Switzerland & Midwest Connections: The Muehlebachs Kansas City Beer Barons
Welcome to the History Blog featuring the connections between Switzerland and the Midwest. I am Joerg Oberschmied, Deputy Consul General in Chicago. My interest in history started at an early age and continues to this day. The views expressed are solely mine and I hope you enjoy these journeys through time.
The Swiss Muehlebach family left a deep rooted mark in Kansas City during the first half of the 20th century which resonates to this day. The name Muehlebach is associated with a famous brewery and a popular Pilsner beer, a Baseball team, a Baseball Stadium and a landmark hotel.
From The Aargau to Kansas City
George Muehlebach was born 1833 into a farming family in the Canton Aargau, Switzerland. He emigrated aged 21 with his sister and three brothers to Lafayette in Indiana and from there to Kansas City, Missouri, where he initially operated a saddle shop. George Muehlebach and his brother John purchased the Main Street Brewery in 1869, starting with an annual production of 3,000 barrels a year, which they steadily increased. John died in 1880, leaving full ownership of the brewery to George. By 1899, capacity had increased to 25,000 barrels annually, and the company soon added a brew house, and an engine house to support its operations. Local demand reached 100,000 barrels in 1911, making the Muehlebach brewery the second largest in Kansas City. George Muehlebach did not live to see the heyday of the company, he died in 1905, leaving his son George E. Muehlebach in charge.
Baseball and Rebirth
George Edward Muehlebach was born in 1882 and spent his summer jobs at the brewery. In 1905, at the tender age of 23, he assumed leadership of the Muehlebach Brewing Company. A lifelong baseball fan, he played for the Muehlebach Pilseners in his youth, a local team sponsored by his father. In 1917, he bought the minor league Kansas City Blues, twice American Association champions, and in 1923 opened a new ballpark — Muehlebach Field — for the Blues and the Negro League Kansas City Monarchs (Kansas City is also home to the Negro Leagues Baseball Museum). The New York Yankees purchased the Blues as a part of their farm system in 1937. By then, the Muehlebach Brewing Company had been through difficult times and in 1929 even had to close its doors as a result of prohibition and the depression. Using the original Muehlebach formulas and stressing the beer’s local heritage, the company reopened in 1937 and in the forties became the largest brewery in the region, even expanding into ten other states. Despite these successes, sales began to fall and the company ended up being sold in 1956 to Milwaukee’s Schlitz Brewing Company, ending the Muehlebach brewing tradition for good.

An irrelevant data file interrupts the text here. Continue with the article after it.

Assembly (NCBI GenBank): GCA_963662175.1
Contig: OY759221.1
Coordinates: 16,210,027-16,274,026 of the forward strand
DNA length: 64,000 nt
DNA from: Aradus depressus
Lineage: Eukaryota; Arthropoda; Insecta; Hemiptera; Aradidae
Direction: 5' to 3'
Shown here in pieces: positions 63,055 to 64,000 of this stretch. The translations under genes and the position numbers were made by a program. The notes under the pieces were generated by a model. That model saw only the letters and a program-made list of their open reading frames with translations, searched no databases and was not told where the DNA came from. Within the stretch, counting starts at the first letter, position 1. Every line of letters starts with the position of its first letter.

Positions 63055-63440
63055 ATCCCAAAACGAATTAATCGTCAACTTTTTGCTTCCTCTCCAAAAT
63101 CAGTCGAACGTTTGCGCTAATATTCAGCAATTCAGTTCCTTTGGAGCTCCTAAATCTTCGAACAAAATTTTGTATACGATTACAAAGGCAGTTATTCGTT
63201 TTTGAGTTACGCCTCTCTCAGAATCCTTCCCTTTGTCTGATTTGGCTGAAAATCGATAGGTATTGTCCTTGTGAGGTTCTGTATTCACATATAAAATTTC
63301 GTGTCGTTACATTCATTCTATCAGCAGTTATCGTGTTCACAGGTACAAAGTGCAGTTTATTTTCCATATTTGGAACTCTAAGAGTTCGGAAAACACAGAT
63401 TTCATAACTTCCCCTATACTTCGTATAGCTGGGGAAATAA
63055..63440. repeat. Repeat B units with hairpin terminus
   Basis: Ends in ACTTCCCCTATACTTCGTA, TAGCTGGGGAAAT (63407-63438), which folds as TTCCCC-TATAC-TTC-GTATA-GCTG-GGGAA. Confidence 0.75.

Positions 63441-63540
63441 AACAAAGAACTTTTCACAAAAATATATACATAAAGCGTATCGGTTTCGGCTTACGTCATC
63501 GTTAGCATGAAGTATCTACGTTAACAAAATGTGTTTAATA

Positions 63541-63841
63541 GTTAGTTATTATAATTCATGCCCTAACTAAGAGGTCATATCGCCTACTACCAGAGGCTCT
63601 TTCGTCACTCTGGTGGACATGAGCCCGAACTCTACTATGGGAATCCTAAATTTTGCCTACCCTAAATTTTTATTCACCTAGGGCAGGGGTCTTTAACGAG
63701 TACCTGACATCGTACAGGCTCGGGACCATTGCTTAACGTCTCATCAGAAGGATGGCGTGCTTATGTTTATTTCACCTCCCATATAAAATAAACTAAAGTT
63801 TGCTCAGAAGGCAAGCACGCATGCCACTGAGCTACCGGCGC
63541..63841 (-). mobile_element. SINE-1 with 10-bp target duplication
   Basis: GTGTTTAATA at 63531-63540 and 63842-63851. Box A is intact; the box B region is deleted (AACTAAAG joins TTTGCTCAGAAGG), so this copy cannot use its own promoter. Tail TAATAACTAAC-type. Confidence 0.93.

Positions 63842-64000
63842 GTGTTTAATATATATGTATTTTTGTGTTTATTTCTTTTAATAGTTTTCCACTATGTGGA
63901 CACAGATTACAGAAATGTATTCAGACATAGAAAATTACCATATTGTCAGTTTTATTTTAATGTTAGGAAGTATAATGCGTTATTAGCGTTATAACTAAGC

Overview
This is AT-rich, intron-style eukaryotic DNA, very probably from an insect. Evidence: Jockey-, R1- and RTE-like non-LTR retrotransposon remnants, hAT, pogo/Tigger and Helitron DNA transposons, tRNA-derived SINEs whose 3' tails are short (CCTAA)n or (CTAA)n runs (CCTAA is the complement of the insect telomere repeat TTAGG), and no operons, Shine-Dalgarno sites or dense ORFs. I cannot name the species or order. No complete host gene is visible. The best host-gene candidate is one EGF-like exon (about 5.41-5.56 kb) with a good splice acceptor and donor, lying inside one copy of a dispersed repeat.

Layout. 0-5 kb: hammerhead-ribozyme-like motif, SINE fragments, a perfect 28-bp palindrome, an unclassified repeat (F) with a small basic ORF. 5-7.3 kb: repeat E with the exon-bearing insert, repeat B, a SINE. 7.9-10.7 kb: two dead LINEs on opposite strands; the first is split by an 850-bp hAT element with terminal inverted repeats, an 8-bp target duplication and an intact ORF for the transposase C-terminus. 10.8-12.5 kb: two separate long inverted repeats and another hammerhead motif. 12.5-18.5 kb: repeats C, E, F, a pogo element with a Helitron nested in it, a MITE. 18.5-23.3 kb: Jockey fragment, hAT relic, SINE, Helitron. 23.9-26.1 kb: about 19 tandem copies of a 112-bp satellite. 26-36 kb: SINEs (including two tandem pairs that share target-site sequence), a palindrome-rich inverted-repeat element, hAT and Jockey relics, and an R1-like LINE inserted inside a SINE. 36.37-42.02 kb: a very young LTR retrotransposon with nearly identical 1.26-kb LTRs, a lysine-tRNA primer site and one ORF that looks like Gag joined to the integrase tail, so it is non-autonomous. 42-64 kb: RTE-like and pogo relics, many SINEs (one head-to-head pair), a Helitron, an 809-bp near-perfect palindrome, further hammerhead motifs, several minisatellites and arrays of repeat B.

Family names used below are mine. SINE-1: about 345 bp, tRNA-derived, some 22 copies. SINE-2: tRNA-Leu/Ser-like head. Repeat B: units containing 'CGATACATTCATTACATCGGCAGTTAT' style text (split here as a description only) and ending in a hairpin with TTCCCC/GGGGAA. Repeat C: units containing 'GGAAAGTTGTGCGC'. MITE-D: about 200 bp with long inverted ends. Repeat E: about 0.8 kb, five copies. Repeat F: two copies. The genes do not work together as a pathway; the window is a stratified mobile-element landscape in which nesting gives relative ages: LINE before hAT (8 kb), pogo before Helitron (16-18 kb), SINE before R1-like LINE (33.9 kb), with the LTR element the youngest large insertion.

The White House West
In 1905, George E. also took control of the Muehlebach Estate Company and developed a substantial number of land holdings in the Kansas City area. In 1916, the company opened the opulent 500-room Hotel Muehlebach at 12th and Baltimore, where it still stands today. The hotel went on to serve many famous guests, including every U.S. President from Theodore Roosevelt to Ronald Reagan. Other famous guests included Elvis Presley and the Beatles. Truman Capote, who wrote for the Kansas City Star, penned ‘In Cold Blood’ in the lobby. Ernest Hemingway mentions the Muehlebach hotel in his novel, “Across the River and Into the Trees”. President Harry Truman, a Missouri native, was at the hotel so often that it had become known as the “White House West.” In 1931, the Muehlebach Company sold the hotel to Barney Allis, who managed it until shortly before his death in 1962. Since 1998, a restored portion of the original Hotel Muehlebach, (known officially as the Muehlebach Tower) has survived as a part of the Kansas City Marriott Downtown.
In his lifetime, George E. also was Kansas City’s first Liquor Control Director and known for his fairness and modesty. He died in 1955, aged 73. In 1954, James V. “Bud” Harrington broke ground for a Funeral Home and named it after his mother’s maiden name since it was so recognizable. Today the Muehlebach name is no longer associated with local brewing or baseball, but remains synonymous with Kansas City’s rich historical heritage.
Special thanks go to the Kansas City Public Library (www.kchistory.org) for their assistance with this article.